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The story of the artificial man in the Sanhedrin passage was presented above as part of a polemical attitude.1 The supernaturalism of the pagan magic was combated by the assumption that revelations by means of statues cannot be achieved, since even the most accomplished masters cannot ereate a speaking man, let alone a speaking statue. Nevertheless, the assumption was that the righteous were able to create...
5. Ashkenazi Hasidic Views on the Golem
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As was seen above, the peculiar type of creating the artificial man by Rava was conceived by some Jewish authors as revolving around Sefer Yezirah 1 However, besides this statement it is difficult to find any substantial description regarding the details...
6. The Northern France Discussions
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One of the most interesting descriptions of the creation of a Golem is found in a Commentary on Sefer Yezirah, written by an unknown thirteenth century author, presumably of French extraction, and attributed in print to R. Sa'adyah Gaon...
7. The Golem in Ecstatic Kabbalah
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As we shall see later on, the early Provengal and Catalan Kabbalists were not especially interested either in the nature of the artificial man or in the technique of its creation. With the exception of few statements, always related to passages in the Talmud...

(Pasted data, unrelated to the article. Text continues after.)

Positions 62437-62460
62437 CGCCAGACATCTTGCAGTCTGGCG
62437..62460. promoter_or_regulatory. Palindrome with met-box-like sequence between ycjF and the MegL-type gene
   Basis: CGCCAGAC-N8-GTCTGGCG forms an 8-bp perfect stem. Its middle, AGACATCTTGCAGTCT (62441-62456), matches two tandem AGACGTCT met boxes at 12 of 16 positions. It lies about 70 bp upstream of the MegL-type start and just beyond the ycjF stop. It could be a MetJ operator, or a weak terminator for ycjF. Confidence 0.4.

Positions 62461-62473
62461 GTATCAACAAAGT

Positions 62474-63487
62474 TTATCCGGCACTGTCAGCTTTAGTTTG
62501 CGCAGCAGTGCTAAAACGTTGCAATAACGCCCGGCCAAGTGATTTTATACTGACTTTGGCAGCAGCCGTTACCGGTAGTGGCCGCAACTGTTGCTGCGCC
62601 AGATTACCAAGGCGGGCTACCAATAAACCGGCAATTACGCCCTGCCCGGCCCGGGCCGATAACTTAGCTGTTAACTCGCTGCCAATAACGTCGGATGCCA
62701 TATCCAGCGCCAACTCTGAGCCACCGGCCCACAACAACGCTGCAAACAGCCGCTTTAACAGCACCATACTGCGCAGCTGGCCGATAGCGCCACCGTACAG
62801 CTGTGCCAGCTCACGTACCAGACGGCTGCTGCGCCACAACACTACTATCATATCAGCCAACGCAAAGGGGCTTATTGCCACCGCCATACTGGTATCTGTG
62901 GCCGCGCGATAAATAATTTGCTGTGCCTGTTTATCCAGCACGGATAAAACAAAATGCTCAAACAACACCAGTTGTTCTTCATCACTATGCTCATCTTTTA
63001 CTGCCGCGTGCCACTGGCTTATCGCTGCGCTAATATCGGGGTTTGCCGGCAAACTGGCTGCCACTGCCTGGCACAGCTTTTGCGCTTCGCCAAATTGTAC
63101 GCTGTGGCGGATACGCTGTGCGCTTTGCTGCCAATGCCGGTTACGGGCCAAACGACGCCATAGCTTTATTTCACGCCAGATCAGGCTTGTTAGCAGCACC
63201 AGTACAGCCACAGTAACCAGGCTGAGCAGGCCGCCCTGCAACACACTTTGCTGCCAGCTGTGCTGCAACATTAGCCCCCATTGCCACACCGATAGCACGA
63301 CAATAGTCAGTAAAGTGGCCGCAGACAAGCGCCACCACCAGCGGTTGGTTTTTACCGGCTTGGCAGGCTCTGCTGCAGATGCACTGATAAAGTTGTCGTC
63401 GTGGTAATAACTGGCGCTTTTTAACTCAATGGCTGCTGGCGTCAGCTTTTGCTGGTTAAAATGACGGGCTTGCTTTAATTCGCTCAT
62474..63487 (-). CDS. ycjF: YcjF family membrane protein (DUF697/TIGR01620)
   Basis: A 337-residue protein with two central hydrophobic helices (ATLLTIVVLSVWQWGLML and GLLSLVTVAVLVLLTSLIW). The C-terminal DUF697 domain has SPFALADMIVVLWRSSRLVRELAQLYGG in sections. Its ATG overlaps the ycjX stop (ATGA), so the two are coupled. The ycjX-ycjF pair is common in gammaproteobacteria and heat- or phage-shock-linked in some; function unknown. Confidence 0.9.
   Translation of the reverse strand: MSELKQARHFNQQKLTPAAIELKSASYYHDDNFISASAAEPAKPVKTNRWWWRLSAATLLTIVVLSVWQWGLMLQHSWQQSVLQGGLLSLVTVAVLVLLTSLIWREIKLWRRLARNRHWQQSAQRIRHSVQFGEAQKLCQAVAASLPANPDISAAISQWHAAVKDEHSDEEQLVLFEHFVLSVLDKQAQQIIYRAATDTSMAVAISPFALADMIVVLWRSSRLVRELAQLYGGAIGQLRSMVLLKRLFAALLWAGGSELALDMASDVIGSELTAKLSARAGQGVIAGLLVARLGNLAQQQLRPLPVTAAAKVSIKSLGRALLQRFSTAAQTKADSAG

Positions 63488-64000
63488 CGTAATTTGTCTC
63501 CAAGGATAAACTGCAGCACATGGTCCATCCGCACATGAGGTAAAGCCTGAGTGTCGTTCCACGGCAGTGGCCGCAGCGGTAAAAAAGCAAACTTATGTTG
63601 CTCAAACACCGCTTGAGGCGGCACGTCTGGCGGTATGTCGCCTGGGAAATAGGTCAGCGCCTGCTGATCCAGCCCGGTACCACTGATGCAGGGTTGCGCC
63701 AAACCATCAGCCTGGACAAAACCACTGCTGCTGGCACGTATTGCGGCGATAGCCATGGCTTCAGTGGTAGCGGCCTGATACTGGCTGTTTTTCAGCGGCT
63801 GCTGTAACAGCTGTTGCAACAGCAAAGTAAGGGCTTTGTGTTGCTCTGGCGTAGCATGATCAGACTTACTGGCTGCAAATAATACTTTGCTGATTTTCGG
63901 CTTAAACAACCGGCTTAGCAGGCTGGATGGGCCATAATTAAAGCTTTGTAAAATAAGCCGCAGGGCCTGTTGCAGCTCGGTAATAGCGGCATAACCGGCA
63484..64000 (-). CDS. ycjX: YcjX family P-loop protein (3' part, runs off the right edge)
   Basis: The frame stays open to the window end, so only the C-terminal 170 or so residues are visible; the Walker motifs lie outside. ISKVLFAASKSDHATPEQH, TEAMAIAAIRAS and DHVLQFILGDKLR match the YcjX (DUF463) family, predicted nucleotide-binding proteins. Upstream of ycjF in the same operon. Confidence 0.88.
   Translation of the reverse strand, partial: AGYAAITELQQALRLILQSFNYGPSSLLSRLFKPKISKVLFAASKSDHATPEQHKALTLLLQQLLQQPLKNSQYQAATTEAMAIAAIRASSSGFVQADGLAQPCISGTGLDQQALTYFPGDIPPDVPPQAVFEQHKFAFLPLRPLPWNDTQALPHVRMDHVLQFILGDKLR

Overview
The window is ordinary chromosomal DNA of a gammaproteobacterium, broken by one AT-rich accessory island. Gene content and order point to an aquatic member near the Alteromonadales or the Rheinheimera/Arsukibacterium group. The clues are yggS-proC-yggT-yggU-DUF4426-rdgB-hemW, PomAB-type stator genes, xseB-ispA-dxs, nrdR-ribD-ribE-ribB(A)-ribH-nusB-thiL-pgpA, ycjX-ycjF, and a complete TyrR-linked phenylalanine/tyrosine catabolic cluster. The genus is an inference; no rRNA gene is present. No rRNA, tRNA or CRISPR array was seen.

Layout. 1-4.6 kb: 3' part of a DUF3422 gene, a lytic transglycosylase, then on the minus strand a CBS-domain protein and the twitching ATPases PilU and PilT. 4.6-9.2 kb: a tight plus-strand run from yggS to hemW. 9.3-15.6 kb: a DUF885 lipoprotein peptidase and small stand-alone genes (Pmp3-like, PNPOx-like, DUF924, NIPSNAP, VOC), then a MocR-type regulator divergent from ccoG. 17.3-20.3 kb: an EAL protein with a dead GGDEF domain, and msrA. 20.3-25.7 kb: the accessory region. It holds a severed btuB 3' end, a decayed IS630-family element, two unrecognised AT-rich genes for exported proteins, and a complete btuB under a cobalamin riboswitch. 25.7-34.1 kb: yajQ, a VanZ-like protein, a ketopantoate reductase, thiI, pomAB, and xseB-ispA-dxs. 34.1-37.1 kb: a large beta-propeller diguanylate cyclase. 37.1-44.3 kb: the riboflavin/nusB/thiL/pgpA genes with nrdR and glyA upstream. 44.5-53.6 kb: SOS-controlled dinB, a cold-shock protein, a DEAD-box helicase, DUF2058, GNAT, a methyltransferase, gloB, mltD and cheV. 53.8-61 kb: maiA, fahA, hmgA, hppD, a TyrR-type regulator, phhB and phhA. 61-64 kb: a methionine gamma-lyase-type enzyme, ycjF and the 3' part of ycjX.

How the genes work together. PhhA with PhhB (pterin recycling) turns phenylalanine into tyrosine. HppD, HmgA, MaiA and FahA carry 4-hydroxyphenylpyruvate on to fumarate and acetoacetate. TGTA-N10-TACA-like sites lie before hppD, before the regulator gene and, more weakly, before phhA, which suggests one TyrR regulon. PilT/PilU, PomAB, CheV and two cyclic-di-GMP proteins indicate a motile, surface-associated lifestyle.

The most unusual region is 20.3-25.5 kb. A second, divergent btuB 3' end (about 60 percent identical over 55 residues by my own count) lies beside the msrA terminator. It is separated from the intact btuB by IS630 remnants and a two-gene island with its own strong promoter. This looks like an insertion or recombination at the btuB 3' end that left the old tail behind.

8. R. Joseph ben Shalom Ashkenazi
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The influence of the technique of creating the Golem found in R. Eleazar of Worms' Commentary on Sefer Yezirah on the development of subsequent techniques was tremendous. Although ignored in the standard descriptions of the impact of the Ashkenazi theology on Kabbalah,1 it played a crucial role in several important domains of this lore. As seen above, it exercised a deep influence...
9. Psychological Implications of the Golem
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The emergence of Kabbalah on the historical scene in Provence and Spain reflects, as scholars have already pointed out, only a marginal interest in the nature of an artificial man or the techniques of its creation.1 Though deeply influenced by the Talmudic texts...